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Interesting that Sid Wolfe and Public Citizen oppose user fees on the grounds and wants the government pay for all clinical trial and drug application review work to insure objectivity but has no problem charging people for info on its “Worst Pills, Best Pills” website or for the book by the same name as part of it’s noble effort to keep people from unsafe and deadly drugs. You would think such a high-minded group dedicated to such humane purpose would make the website and book a freebie….or hand the project over to the FDA free of charge. It would make the scaremongering garbage any more reliable but at least it would make the increasingly irrelevant and repetitive Sid Vicious consistent for change.
Suzanne Sataline’s article “ADHD Study May Renew Debate” does a disservice to parents and patients everywhere dealing with ADHD by doing a poor job of placing the relative risks and benefits of medication for the illness in proper context. The study you cite fails to distinguish, for example, between different medications and between extended and regular release medications. Randomized clinical trials show that patients taking extended release stimulants are less likely to the ER than those using three times a daily formulations. Then too, the study ignores the fact that children with ADHD are more likely to use the ER than children without. Most troubling, you ignore the fact the the incidence of adverse events with such medications is extremely low compared to other widely used medications. For example, aspirin and other painkillers are associated with 117,000 hospitalizations and thousands of deaths each year. By comparison children diagnosed with ADHD are no more likely to be sent to the ER than children without the illness, a point your article fails to make. Ultimately Sataline’s article — and the study upon which it was based — was structured to scare, not inform.
“Based on what you know or have heard …”
58% of people in a new Wall Street Journal Online/Harris Interactive health-care poll (conducted online May 12-16) said that, “based on what you know or have heard,” the FDA does a fair or poor job ensuring the safety and efficacy of new prescription drugs, while 36% said the agency does a good or excellent job.
Based on what you know or have heard.
Two years ago, the numbers were reversed: then, 56% felt the FDA did a good or excellent job in the ensuring safety and efficacy of new prescription drugs, while 37% felt the agency did a fair or poor job in this regard.
Based on what you know or have heard.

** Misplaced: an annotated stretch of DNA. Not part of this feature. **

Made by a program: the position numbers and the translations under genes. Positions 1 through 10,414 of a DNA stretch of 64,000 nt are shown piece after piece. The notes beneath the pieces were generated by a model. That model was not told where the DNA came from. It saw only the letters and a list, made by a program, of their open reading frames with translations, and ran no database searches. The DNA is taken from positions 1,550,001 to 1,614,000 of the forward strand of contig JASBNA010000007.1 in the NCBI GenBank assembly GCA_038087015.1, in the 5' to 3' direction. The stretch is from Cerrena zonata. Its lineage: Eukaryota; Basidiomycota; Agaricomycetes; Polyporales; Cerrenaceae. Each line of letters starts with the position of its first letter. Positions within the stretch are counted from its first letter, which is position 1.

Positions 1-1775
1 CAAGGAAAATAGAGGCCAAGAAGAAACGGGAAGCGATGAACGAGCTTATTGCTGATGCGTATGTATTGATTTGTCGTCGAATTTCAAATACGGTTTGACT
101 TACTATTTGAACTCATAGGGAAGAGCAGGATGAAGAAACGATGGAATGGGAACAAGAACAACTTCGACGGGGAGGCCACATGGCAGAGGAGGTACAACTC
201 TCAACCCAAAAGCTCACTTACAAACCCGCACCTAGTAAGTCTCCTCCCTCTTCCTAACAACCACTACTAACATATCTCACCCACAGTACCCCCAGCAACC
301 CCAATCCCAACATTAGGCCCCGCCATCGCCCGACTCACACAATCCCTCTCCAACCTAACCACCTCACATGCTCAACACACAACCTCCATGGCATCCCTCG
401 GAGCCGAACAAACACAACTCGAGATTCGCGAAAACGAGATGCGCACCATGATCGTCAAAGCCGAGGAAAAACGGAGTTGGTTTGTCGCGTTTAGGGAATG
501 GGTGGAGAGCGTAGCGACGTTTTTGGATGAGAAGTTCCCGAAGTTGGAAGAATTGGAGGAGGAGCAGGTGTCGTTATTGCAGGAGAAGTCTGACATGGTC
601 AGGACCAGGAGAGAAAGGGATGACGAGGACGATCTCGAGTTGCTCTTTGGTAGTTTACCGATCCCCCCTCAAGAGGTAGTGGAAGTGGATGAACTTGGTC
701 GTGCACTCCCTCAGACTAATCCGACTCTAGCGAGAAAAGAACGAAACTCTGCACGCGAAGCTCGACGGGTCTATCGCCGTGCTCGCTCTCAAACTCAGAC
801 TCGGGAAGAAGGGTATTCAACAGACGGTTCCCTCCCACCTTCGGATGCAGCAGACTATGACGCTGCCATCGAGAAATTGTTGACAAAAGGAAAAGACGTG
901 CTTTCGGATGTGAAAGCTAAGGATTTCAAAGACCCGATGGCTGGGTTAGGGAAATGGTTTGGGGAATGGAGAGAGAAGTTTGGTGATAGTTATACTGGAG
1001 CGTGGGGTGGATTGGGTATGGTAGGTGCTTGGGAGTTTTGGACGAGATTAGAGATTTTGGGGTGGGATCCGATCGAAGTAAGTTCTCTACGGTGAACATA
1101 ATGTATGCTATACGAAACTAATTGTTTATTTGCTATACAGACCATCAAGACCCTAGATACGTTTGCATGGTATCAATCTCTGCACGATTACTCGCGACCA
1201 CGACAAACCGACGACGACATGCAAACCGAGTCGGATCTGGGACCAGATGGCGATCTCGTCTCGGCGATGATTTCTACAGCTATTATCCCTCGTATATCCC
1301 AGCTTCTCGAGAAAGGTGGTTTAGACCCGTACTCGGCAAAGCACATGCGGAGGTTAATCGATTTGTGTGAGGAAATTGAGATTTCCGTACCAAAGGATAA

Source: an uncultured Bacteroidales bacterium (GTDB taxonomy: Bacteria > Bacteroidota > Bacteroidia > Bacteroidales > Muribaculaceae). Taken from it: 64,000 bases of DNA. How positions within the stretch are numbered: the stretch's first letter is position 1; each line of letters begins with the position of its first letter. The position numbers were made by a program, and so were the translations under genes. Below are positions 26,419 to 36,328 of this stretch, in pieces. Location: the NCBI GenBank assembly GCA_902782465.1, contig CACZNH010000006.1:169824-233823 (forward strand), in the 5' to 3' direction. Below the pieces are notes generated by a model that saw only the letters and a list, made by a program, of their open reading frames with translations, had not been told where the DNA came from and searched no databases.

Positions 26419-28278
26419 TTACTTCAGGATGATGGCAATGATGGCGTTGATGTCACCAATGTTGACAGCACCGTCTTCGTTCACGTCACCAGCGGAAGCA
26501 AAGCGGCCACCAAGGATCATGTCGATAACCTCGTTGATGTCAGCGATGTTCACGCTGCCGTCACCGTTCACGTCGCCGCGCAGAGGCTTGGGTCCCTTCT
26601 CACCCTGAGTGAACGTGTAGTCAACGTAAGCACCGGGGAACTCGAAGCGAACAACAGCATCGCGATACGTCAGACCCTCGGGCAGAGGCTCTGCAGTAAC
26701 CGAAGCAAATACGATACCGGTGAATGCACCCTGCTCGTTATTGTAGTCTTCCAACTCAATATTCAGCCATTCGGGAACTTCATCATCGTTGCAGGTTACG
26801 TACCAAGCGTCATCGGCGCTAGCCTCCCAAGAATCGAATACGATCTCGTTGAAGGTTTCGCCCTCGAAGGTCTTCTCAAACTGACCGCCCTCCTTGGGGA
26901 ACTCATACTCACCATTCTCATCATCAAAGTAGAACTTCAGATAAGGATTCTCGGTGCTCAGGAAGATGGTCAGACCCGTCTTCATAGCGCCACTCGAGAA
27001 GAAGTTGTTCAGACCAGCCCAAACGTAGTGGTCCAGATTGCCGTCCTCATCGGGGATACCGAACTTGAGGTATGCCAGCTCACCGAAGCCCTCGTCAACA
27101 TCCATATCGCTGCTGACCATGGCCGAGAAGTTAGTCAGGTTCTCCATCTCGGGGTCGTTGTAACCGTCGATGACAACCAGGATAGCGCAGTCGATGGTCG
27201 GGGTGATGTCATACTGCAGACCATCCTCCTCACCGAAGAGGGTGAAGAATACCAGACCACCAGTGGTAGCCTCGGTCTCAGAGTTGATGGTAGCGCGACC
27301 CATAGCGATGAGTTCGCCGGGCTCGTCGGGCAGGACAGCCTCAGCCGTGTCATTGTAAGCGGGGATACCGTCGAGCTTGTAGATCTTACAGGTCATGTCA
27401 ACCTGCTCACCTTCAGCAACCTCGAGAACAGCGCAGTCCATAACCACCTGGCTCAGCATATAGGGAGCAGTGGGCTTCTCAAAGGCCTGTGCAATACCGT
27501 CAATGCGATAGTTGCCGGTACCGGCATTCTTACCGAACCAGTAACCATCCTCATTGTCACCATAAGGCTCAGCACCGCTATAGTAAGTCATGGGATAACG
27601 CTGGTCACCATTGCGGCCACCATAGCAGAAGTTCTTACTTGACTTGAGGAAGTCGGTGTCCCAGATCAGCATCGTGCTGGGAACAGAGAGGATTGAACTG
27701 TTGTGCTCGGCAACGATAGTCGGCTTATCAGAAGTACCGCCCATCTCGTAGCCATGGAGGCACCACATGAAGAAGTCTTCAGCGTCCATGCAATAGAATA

Of 2,371 adults surveyed in the latest poll, 80% said they are somewhat or very concerned about the agency’s ability to make independent decisions that will ensure patients have access to safe and effective medicines.
Based on what you know or have heard.
The poll found that 82% feel the FDA’s decisions are influenced to some extent or a great extent by politics rather than medical science.
Based on what you know …
Most Americans don’t know the most basic things about what FDA is and what it does. And ignorance rarely evokes bliss. Most Americans think the FDA invents as well as regulates pharmaceuticals.
Or have heard …
What most Americans have heard over the past two years are false accusations, slanted half-truths, self-serving pronouncements, ad hominem attacks, vicious slander, and destructive score settling.
This is what some of our elected public officials hath wrought. And what have these same individuals done to improve matters?
(Pause for reflection)
I can’t think of anything either.
As George Bernard Shaw wrote,
“When a stupid man is doing something he is ashamed of, he always declares that it is his duty.”
For shame. And you know who you are.
According to Robert Pear “Democrats said they were counting on the doughnut hole to revive public criticism of the Medicare drug benefit, which has died down since March, when many of the initial problems were straightened out.”
“… Nancy Pelosi of California, has urged Democrats to hold town meetings and other events to keep up the drumbeat against the program, which she has decried as this disastrous Republican Medicare drug plan.”
The truth? Can Nancy Pelosi handle the truth?
FDA Releases Medical Device Innovation Initiative
It’s about time.
According to the FDA website, “… The Center for Devices and Radiological Health (CDRH) is taking new steps to expand its current efforts to foster the development of safe and effective medical devices through a variety of initiatives and regulatory process improvements … This initiative includes the following efforts:
* Promoting scientific innovation in product development (Provide Regulatory Clarity Through Guidance Development, Invest in the Critical Path, Conduct Stakeholder Outreach and Improving Communications);
* Focusing device research on cutting edge science (Laboratory Research to Support Efforts to Improve the Device Development Process);
* Modernizing review of innovative devices (Implement a Quality Review Program, Provide Clarity Through Guidance Development, Leverage Information Technology Solutions, Expand Clinical and Scientific Expertise at FDA)”
A link to the full statement can be found at www.fda.gov.
Stephanie Saul has found the formula to make the front page of the NY Times: write article about the Rx industry that depict their products as unsafe or demonstrate an unholy link between clinical guidelines and industry support. Oh, and ignore the facts when you have to in order to keep the story line in shape. The most recent example of Stephanie’s shameless stylistics is today’s article entitled, “Unease on Industry’s Role in Hypertension Debate ” which starts out by noting that drug companies paid $700k ” to a medical society that used most of the money on a series of dinner lectures last year to brief doctors on the latest news about high blood pressure…. The same three companies Ã¢ Merck, Novartis and Sankyo Ã¢ also gave the money that the medical society used to formulate the main talking point of those briefings, an expanded concept of high blood pressure that many doctors say would increase the number of people taking drugs. …”